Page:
You’d also find Lamborghini’s atmospheric 60deg 6.5-litre engine, with a firing order of 1-12-4-8-2-11-6-7-3-10-6-8. It spins out to 8500rpm and develops 730bhp (previously 690bhp) a scant 100rpm before that point.
Those figures alone tell almost everything you need to know about the frenzied experience of driving an Aventador S Roadster. Its response to throttle openings isn’t as savagely immediate as that of the Huracán Performante’s V10, but the tone it produces is broad, grittily metallic and seemingly without even a gram of fat. With the roof off, it’s a continuous delight. And when a downpour during testing necessitated a speedy roof installation (a scramble lasting at most two minutes), the tiny rear screen, once lowered via a toggle switch on the dashboard, allowed in a tremendous amount of cam scream and exhaust blare anyway.
Taller drivers won’t appreciate the pillbox-style view ahead, and the car feels big and intimidating out on the road in a manner absent in lesser supercars. Its width (and this is excluding mirrors) is such that even if you line things up to perfection, the bodywork still can't negotiate the 6’6” width-restrictors originally put in place to stop lorries. So extensive is the chassis that for those first few hundred metres, the steering column feels ten feet long, and adjusting the rudimentary air vents that bookend the dash requires a whole-hearted lunge, arm outstretched.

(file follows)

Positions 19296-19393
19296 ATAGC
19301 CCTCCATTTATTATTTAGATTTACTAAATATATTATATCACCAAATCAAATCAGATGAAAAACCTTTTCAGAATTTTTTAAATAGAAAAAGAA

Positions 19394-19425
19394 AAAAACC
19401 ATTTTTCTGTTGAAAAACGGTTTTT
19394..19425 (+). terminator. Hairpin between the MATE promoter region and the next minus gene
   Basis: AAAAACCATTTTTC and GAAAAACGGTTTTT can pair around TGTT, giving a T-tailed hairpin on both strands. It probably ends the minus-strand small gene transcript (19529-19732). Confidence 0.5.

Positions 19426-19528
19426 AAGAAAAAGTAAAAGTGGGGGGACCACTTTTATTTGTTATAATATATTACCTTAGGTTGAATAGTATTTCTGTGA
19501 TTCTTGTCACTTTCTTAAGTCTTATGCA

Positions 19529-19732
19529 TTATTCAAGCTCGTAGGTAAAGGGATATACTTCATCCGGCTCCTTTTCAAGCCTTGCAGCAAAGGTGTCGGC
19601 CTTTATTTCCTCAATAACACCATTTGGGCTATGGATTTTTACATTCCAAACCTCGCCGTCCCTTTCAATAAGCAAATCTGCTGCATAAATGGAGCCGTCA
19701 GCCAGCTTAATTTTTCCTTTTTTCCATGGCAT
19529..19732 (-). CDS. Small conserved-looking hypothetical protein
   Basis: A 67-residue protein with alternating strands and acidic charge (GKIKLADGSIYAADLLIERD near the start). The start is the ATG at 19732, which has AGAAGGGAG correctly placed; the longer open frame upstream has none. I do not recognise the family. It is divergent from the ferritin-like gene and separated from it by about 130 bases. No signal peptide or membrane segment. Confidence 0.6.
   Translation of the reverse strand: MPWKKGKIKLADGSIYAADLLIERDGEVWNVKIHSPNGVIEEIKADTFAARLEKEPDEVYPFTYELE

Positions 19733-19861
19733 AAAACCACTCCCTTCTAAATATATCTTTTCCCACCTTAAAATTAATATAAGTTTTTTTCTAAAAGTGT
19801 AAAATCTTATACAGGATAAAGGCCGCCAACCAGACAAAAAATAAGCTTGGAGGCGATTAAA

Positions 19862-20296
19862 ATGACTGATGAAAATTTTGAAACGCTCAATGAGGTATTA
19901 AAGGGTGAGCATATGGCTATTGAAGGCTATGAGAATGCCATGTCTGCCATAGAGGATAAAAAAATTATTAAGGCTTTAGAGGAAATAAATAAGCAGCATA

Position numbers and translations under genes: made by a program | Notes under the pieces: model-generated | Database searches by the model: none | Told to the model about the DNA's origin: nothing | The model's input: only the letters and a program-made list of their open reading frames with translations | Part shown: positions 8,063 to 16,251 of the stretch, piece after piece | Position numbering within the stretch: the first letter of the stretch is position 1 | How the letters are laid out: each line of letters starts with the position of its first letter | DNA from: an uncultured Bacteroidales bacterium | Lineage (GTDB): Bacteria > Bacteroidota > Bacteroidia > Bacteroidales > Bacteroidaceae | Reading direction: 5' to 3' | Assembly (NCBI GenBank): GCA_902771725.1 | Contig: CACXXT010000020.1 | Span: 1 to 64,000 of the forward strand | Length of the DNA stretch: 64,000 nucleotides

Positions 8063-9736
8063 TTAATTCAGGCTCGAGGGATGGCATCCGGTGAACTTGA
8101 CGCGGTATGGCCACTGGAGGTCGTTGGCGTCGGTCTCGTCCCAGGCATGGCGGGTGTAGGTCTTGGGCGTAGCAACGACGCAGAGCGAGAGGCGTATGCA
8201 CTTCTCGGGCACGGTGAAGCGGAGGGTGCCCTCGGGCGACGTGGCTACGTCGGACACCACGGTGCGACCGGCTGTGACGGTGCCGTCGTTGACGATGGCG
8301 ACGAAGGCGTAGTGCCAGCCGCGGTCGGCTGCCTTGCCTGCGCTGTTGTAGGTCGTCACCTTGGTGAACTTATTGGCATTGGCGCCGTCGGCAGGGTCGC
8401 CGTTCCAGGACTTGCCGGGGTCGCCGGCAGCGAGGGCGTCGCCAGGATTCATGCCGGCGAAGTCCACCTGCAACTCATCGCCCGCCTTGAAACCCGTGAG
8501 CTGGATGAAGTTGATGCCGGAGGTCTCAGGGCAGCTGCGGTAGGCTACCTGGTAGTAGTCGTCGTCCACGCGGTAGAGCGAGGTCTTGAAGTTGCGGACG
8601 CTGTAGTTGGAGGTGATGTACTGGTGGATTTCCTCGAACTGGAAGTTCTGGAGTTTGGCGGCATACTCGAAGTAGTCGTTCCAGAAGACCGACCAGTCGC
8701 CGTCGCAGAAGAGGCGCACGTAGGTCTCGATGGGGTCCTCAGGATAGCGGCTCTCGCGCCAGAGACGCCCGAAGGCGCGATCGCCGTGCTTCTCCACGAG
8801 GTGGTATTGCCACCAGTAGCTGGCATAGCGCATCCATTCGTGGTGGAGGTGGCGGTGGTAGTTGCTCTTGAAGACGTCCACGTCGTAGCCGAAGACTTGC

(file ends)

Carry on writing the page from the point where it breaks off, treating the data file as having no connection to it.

Those plain, plastic vents are illustrative of an ageing interior smattered haphazardly with switchgear and an infotainment display that’s pitifully small. The cabin is one area in which the Aventador’s replacement, due in the early 2020s, will need to make strides. As for rear visibility, forget it. You might as well have your back up against the Great Wall of China. And although the new four-wheel-steering system helps matters, the car's 12.5m turning circle is still a full metre more inconvenient than that of the Performante, which is itself no spinning top.
Even so, performance is extraordinary, and heightened not only by the grandeur of the engine but also buffeting from the wind, which is conspicuously bad at motorway speeds. Were it not for that and a paucity of stowage options (interior cubbies, and this is no joke, are limited to a wallet-sized tray at the back of the transmission tunnel), the Roadster might make a decent tourer.
That’s because the chassis is so stiff that the dampers can operate free from background interference, and they cushion the bodywork in a firm but controlled manner (at times, this car rides more sweetly than the Ferrari 812 Superfast). The car has immense reserves of stability and surprising agility, an element of which it owes to the four-wheel steering set-up.
On a related note, new to the Aventador Roadster is Ego mode, which allows you to mix and match the settings for the nicely weighted electrohydraulic steering, magnetic dampers and engine map. On British roads, we found a respective combination of Strada, Sport and Corsa to offer the best response, usability and, if you can stomach the deafening clack-clack-clack-boom that accompanies every lift of the substantially offset throttle pedal, bravado.
Less palatable is the transmission – that perennial Aventador bugbear. It’s an automated single-clutch manual that interrupts the power delivery to such an extent it erodes your patience and unsettles the chassis often. A dual-clutch replacement can’t come soon enough.